Below Zero

Author: C.J. Box

Below Zero begins with an unassuming phone message: "Tell Sherry April called." But Sherry -- Joe Pickett's oldest daughter, Sheridan — and the Pickett family are shaken to the core. April, Pickett's foster daughter, was killed in a horrific murder and arson spree six years prior. To Joe, it doesn't seem even remotely possible that April could have survived the massacre described in Winterkill. He was there. But Sherry starts to believe there's a chance that April is still alive; the girl on the other end of the phone is able to recall family incidents that only April could know.

Joe, however, remains suspicious, especially when he discovers that the calls have been placed from locations where serious crimes have occurred.

At the same time, an older man and a much younger girl cross the country. The man is on a mission to repent for the crimes he's committed against the environment during his lifetime. He ultimately wants to offset each incident until he not only becomes carbon neutral, but actually drops below zero — as if he's never existed. As the path of these travelers starts to intersect with the Pickett family's, the question is raised: Is this young girl April -- or are Joe and his family the victims of the cruelest of hoaxes?

Below Zero (Joe Pickett, #9)

Publishers Weekly (starred review):

Powered by provocative themes of environmental activism, this relentlessly paced powder keg of a thriller could be Box's best to date.


Library Journal (starred review):

Wyoming's immense spaces make a fitting background for another tense thriller, with the iconic Devils Tower holding court over a frantic chase through the tangled back roads of the Black Hills. Box's series is the gold standard in the western mystery subgenre (Blood Trail), and his latest is just as addictive as the others.



Box returns with a Pickett adventure that marries the fast pace and ensemble approach of the stand-alones (Blue Heaven and Three Weeks to Say Goodbye) with the thematic concerns and reliable cast of the series. It starts when the Wyoming game warden's teenage daughter, Sheridan, receives a text message with a staggering implication: that April, the foster daughter thought dead in Winterkill (2003), is still alive. If it really is April who's texting, she’s in danger, and for Pickett, the only thing worse than losing her the first time would be losing her again.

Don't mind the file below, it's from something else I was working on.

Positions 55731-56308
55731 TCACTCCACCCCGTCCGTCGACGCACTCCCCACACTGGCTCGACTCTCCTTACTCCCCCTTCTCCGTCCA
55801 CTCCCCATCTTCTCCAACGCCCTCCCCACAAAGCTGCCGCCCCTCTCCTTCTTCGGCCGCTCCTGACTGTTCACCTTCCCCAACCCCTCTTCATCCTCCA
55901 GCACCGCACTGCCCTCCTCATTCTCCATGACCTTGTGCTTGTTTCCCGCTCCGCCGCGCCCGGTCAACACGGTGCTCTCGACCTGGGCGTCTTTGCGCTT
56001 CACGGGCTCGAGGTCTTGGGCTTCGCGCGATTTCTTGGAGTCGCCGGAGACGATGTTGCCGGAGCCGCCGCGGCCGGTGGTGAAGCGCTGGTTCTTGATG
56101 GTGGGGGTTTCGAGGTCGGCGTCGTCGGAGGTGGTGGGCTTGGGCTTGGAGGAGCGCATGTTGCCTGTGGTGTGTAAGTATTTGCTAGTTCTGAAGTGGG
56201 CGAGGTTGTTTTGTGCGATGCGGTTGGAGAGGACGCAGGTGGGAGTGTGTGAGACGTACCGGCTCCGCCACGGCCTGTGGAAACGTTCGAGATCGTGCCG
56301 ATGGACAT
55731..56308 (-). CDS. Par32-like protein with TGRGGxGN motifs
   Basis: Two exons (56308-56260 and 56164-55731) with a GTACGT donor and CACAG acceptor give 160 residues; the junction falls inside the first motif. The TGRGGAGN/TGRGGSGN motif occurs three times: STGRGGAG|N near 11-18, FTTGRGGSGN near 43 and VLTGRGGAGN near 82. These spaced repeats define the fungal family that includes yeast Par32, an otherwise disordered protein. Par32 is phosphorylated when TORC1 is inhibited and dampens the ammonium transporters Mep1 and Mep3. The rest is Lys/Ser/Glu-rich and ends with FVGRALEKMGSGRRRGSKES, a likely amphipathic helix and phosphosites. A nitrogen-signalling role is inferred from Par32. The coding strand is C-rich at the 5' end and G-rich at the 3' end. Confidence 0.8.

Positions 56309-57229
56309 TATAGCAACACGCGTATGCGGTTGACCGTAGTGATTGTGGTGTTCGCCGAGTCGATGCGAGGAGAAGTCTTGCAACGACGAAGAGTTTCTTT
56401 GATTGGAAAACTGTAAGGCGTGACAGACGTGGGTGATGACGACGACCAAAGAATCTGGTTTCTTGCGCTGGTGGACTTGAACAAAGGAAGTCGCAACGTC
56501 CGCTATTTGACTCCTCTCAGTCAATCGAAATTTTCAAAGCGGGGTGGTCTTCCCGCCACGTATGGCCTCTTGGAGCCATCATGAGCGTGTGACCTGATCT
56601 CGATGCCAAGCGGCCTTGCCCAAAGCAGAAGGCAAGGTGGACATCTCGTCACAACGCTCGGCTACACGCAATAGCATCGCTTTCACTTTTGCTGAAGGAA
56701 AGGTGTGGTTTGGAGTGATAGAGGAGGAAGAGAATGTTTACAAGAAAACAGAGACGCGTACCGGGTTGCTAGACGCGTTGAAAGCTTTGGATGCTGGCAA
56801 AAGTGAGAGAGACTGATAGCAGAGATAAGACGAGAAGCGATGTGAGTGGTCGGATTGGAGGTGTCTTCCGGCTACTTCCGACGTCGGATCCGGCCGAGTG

Pickett must negotiate FBI politics, recruit his fugitive friend Nate Romanowski, and take a crash course in cell-phone-tracking technology to find her. The environmental theme, always part of a Pickett novel, is global warming, andBox gets at it in a surprising way (the title doesn’t mean what you think it means)...The book is a successful blend of the two things Box does best and seems likely to bring fans of the terrific stand-alone Blue Heaven (2008) to this very fine series.


The Associated Press:

Wyoming game Warden Joe Pickett isn't the most heroic crime novel hero around, but he might be the most decent. In Below Zero, the ninth novel in the series, his best qualities are on full display: devoted family man, faithful public servant, loyal friend and lover of nature.

The book is tightly written, with well-drawn characters and sharp dialogue. Box keeps the reader off balance with a series of plot twists as startling as anything on TV's "24." You never see them coming, yet they never feel contrived.


The Denver Post:

Box has crafted a story that is as current as environmental terrorism and as old as a father's love for his child. He then sets the story in his beloved, well-described Wyoming and even takes Joe to the big city of Chicago by way of Devil's Tower. The action is brutal and unforgiving as the two pairs of father and child struggle toward their goals.

Below Zero is more of a thriller than a mystery, and the pace is relentless. The characters are fascinating, and their actions range from the heroic to despicable.

Box really knows how to create a complex situation, add suspense and then twist the tale with surprises that make for an intense and satisfying read. (review spotlight for June 22, 2009):

Beautifully written and constructed, with an art that underplays its excitement and emotional strength... Below Zero, the ninth Pickett book, could be the best one yet.


Billings Gazette:

Wyoming author C.J. Box had me hooked with the opening lines of Open Season, the first of his mysteries featuring game warden Joe Pickett.

The author's skill at plotting, suspense and character were evident quickly in that first novel and have been honed over the years, with more Pickett books and the standalone novels Three Weeks To Say Goodbye and Blue Heaven.

And Box's writing is razor-sharp in his ninth Pickett mystery, Below Zero. Box adeptly weaves three plot lines together in a fast-paced hunt across northeastern Wyoming.

The Chicago mob, a dying man's quest to erase his carbon footprint, a fugitive falconer and Pickett's gold-digger mother-in-law seem an odd mix. But Box writes with the tightness and descriptive abilities of a former journalist.

Unpredictable and thought-provoking, this is the best Pickett novel yet and displays the rich fusion of message and entertaining mystery found in Free Fire, which was set in Yellowstone National Park.

Below Zero is a standout mystery showing why Box has built a national and international fan base.